Hi James, All the exercises have been great, for me the most useful onehas been the Turkish Get Up as it seems to do so much for whole body work. Many thanks for all the tips!

  52. Glenn says:

    I have low back pain that I’ve seen practitioners for but your low back pain program and standing pedaling program have helped my overall strength.

  53. Matt L says:

    The KB swing has changed my life on the bike and off. Just made me move and work my hips in a different better way. Thanks James!!

  54. Brady Campbell says:

    James, without a doubt my favorite tip is the use of flat pedals. I switched a year ago and have improved not just my pedal stroke but also how I move on the bike. Once I overcame the inefficiencies developed from years of clipped in full circle pedal strokes I began working on shifting my weight and cornering faster. I just couldn’t get this down clipped in. Also, I took your advice on having the inside pedal forward in turns. Riding switch foot has helped my cornering massively and I feel more confident in technical sections. One last thing is the blog you did on standing pedaling. I have always read how standing is just wasted energy. It took some time to develop these muscles but now I stand to pedal at least 50% of the time and climb better even on training rides of 2 hour plus. I am turning 40 in February and this year my goal is to complete the Austin Rattler 100k and hopfully the Leadville 100. By the way thanks for Kettlebell free workouts I’m about to dig into it!! Thanks for all you work! Keep it up.

  55. MTV says:

    Overall I bave to say that it’s whole philosophy of strength training that has really change my life – not just on the bike but my whole life. And the most significant aspect of training has been to leave a little in the tank. I was overtraining and pushing myself too hard and not giving my body enough time to recover. Once I understood that things really started to progress and my endurance shot up. At 53 i can keep up with guys in their 30’s and just for one ride but on extended road trips too.

  56. Jeff smith says:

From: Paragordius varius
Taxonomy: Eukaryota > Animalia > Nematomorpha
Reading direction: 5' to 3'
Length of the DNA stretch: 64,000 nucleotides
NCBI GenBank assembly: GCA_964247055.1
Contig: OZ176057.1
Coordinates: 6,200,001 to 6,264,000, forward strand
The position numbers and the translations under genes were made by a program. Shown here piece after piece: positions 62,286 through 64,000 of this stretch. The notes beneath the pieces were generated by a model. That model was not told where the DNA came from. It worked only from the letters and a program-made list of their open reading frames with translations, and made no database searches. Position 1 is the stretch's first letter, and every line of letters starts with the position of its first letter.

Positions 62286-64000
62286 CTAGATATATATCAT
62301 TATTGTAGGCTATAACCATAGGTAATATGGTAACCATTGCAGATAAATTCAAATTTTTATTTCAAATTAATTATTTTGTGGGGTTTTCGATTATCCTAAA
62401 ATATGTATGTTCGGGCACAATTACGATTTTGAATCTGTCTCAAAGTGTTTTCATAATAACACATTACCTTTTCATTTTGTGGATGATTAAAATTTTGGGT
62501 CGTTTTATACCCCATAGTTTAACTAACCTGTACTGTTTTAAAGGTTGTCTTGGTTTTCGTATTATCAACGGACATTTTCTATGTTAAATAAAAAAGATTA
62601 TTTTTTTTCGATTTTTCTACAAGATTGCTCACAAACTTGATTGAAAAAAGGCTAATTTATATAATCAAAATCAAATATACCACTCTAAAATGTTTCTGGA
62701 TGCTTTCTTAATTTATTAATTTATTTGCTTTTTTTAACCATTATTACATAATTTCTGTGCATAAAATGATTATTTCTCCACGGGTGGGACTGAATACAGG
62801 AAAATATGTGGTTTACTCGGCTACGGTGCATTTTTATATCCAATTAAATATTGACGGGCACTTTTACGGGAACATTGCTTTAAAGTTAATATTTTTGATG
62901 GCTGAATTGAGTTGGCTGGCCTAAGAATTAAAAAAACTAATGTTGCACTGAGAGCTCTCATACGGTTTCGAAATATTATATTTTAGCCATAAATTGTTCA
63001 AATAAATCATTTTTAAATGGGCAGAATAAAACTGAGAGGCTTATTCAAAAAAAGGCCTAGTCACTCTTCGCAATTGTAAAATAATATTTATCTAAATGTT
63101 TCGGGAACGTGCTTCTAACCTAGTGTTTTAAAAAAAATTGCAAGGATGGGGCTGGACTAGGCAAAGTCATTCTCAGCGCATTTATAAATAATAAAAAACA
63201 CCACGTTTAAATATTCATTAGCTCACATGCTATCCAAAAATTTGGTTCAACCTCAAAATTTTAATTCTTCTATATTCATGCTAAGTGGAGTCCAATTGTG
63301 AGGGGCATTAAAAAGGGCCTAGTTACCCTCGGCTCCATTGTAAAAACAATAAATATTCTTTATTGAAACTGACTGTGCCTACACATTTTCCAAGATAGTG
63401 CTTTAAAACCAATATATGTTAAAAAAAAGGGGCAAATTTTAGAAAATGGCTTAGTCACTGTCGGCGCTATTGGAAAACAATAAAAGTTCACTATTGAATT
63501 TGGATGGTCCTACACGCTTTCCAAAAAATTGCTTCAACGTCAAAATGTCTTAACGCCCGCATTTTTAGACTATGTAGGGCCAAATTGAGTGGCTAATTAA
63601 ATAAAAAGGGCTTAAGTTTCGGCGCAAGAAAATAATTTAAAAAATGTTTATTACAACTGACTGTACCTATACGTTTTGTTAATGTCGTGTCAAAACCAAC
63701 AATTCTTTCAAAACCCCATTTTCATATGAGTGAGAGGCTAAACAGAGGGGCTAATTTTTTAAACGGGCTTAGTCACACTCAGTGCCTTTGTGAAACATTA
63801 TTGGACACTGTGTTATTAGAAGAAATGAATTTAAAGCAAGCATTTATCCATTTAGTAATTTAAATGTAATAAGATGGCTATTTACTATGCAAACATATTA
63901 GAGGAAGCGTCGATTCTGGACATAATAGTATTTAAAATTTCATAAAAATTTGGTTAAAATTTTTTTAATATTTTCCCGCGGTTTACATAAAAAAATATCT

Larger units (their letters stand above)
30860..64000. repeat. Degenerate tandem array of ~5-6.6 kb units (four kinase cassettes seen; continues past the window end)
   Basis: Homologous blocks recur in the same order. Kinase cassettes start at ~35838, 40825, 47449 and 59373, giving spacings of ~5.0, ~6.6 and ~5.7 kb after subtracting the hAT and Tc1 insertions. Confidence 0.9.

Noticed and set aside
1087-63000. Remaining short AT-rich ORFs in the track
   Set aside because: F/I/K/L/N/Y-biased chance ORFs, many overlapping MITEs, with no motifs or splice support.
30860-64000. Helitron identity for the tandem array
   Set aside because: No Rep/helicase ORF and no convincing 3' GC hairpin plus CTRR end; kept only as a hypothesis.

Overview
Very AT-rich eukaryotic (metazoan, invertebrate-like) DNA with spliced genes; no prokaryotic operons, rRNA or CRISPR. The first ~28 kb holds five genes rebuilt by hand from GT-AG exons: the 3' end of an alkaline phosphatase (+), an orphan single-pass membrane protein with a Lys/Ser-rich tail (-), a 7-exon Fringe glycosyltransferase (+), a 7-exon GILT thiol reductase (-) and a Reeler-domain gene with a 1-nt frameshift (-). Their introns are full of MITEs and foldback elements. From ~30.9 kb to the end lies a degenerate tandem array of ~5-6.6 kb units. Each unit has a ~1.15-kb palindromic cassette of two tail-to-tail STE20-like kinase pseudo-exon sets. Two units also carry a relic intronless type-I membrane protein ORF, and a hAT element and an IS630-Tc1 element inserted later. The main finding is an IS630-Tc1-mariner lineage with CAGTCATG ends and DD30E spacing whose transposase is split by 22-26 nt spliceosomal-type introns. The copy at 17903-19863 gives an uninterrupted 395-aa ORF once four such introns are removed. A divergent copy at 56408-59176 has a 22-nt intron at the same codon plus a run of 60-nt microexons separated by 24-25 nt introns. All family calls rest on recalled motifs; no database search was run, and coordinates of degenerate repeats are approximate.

After following for about 5 yearsand going threw several of your programs I would have to say focusing on hip strength and mobility. That has helped me so much on the bike and I use to have hip pain that is now gone. I realized one of my hips was not near as mobile as the other one. Thanks a lot for everything!

    Jeff

  57. Gavin says:

    Stagger stance squat, without a doubt my favorite exercise you’ve introduced me to. I was literally blow away with how good it feels to be in either the stagger or pedal stance to do squats. I’ve always had squats in my routine, including one legged squats of different varieties, but nothing comes close to how mind-blowingly accurate the stagger stance squats are for mountain bikers. No strength training routine is complete without it! Thank you!

  58. Russell says:

    Hi James,

    For me the biggest bang I have gotten from your coaching tips is to pay attention to mobility; the ability to move freely all over the bike, and to use that mobility to create a synergistic trail-crawling organism.

    Thanks, Russell.

  59. Mike Kleppe says:

    I have completely changed how I mountain bike since I have discovered your site. To narrow it down to 1 exercise is difficult. I could pinpoint the benefits of incorporating kettle bells into my program, switching from clipless pedals to flats, or focusing more on my core exercises via windmills and swings. But if I had to pick one, it would be the foam rolling. As a 40 yr old MTB rider, I am a little more sore in the joints and the muscles. Your foam rolling and mobility routines, combined with the swings and dead lifts, has gone a long way to reduce and remove those aches and pains. Thank you!

  60. Mike says:

    Riding with flat pedals. This quickly taught me when i was and wasn’t correctly centered and balanced on the bike. Something I hadn’t worked out when riding with clipless pedals

  61. Razvan says:

    Hi James!

    The exercise that had the biggest impact on my riding would have to be the single leg deadlift. It massively increased my stability on the bike and was amassed how it improved my flow over technical sections of the trail. It also gave me more confidence when setting up for jumps. Besides this exercise, the mobility program has made a significant difference both in training and riding.

    Cheers!

    PS: You were right, the single leg squat does make a good party trick.

  62. Aengis says:

    My tip is to never underestimate the benefits of a pre-workout stretch. If you’re like me, you want jump right into a workout without stretching. Trust me, it’s worth the extra time to stretch. I pulled a muscle during a workout because I didn’t stretch. It caused me to have to miss a month’s worth of working out. Not fun.

  63. Miles Blackford says:

    I really enjoyed the webinar for your new pedals. Even with my current shorter flats I try to keep my foot more centered. I also gather a great deal of knowledge from your blogs on health and recovery!

  64. Rob says:

    Too many favorite to list just one but TGU and KB swings are some definitely at the top of the list. Also your passion for flat pedals and the focus on being a human that mountain bikes really resonates with me.

    Cheers!
    Rob

  65. Billy says:

    So much great info. And focused on mt. biking not road cycling. For my favorite training tip was on split stance exercises. Being a right foot forward dominate rider, by incorporating more split stance exercises I’ve become stronger and more comfortable with my left foot forward.

  66. Stephen says: